Sabel: I hope they follow through on fabricated products being imported in, particularly from China. My limited understanding is the big projects are all coastal oriented, due to the logistics of moving big fabricated structures inland. In my sector on the gulf coast, it’s cost us business that would go to smaller fabricators, not to gigantic guys. They can’t get the work because it’s already done by the Chinese at extremely low prices. That’s a big source as far as NASA group is selling to structural fabricators. I hope that’s looked into and dealt with. 

MCN: If you can make one change to trade policy?

Blaisdell: I kind of agree with Keith, I hope they do something about fabricated products. 

Bernstein: I’d like to see them Come up with some resolution to all the ag-based stuff, in both directions, both crops and equipment. 

MCN: Is that punitive damage in the overall trade war: 

Bernstein: Punitive like China not buying our soybeans because they’re ticked off? I’d say so, it’s also causing a shift, that ultimately could be problematic. if people get used to Brazilian soybeans, that long-term could be problematic for us as well. We’d like to see some resolution in the Midwest, that gets pork, soybeans, corn moving again, and agriculture moving again, which is a segment of manufacturing that seems about 5-6 years very mediocre. 

Morse: I listen to that kind of thing about ag and crops. I think it’s got to be less trade policy. I think that concerns me more than problems with tariffs. I don’t think those are long-term solutions. I’d like to see less trade policy.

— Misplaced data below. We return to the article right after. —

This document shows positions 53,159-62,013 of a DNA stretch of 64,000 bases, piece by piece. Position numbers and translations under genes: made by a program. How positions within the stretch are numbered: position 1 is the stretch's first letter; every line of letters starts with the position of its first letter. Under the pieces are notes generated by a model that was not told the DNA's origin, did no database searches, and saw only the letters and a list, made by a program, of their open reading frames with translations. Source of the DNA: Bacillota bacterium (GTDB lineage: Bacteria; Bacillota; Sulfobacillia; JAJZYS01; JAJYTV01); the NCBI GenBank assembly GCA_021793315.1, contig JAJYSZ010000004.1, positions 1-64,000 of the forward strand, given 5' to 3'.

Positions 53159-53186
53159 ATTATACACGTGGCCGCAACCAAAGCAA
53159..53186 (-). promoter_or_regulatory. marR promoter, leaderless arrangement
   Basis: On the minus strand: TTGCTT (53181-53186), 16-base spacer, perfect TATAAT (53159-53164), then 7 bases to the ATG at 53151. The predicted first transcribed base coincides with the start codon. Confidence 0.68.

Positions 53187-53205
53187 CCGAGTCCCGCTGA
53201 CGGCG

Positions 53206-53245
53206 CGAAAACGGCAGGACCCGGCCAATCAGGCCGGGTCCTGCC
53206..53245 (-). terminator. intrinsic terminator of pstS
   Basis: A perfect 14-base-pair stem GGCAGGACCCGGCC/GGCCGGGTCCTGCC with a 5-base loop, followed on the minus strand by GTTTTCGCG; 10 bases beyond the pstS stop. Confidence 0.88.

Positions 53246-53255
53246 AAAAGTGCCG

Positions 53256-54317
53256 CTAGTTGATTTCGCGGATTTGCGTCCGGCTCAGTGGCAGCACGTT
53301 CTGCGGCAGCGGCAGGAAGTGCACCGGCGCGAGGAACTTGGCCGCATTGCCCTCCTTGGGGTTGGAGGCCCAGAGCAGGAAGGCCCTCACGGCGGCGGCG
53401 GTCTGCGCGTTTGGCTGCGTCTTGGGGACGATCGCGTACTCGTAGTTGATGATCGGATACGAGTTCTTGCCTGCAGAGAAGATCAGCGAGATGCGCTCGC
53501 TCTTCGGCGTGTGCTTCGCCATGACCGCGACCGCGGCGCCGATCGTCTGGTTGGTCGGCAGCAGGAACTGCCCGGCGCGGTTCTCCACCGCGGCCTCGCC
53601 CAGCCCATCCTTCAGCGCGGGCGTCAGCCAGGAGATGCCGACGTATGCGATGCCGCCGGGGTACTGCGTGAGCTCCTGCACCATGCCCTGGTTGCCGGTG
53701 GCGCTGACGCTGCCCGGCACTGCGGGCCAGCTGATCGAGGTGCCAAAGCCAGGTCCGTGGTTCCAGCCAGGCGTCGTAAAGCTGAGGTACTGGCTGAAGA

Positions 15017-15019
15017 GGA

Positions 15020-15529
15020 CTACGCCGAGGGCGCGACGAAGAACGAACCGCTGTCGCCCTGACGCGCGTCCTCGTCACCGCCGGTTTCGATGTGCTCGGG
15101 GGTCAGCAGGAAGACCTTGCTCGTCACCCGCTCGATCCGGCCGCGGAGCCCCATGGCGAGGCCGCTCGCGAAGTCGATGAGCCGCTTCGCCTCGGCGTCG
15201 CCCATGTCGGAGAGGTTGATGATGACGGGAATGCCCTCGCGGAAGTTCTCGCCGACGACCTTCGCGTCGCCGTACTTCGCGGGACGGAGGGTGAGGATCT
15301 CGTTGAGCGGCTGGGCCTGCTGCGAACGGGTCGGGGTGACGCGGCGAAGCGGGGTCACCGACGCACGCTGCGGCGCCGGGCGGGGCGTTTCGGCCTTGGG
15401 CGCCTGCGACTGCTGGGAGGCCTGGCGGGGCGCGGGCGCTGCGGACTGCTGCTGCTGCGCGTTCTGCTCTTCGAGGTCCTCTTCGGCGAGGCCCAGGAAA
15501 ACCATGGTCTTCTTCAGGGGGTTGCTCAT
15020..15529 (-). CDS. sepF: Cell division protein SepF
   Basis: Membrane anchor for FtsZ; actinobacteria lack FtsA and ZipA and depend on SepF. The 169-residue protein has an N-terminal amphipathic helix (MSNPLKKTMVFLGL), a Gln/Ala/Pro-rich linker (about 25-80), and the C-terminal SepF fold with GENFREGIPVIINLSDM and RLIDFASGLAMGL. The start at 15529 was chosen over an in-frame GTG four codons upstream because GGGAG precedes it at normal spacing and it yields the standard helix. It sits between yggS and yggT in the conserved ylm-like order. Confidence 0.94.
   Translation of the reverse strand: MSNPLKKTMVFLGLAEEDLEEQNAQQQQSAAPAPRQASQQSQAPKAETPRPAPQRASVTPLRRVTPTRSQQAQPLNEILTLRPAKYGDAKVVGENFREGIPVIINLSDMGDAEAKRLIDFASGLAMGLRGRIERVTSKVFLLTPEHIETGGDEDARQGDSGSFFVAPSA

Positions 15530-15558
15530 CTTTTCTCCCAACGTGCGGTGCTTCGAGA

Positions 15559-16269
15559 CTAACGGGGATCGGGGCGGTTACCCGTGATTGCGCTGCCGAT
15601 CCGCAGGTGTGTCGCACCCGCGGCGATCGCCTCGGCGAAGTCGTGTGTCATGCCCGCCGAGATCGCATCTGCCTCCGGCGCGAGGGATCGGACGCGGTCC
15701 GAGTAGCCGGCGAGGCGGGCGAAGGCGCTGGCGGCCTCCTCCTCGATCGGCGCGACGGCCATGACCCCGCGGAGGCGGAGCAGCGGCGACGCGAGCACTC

Costantini: When there’s uncertainty, people are less willing to spend. They’ll pull back. The more they talk about it, the more uncertain they are, the les that’s going to happen. We’d like to see the rhetoric stop, and we’ll probably see an uptick. 
David; Keith and I see it in scrap, as well, with the negative impact of trade policies depressing scrap, not just ferrous scrap but nonferrous as well, and seeing those routes change. That is probably holding flat-rolled down as well. 

Sabel: That’s another sore point with me. 

MCN: How will the 2020 Election affect business conditions? 

Merlo: Typically in an election year, business tends to get better. No one really sees it in this room based on what we’re saying. Typically you’d see some stimulation from the administration to help their election woes, and maybe some infrastructure spending will actually happen this year. That would be awesome. That would make a huge difference. We’re all waiting for that to happen.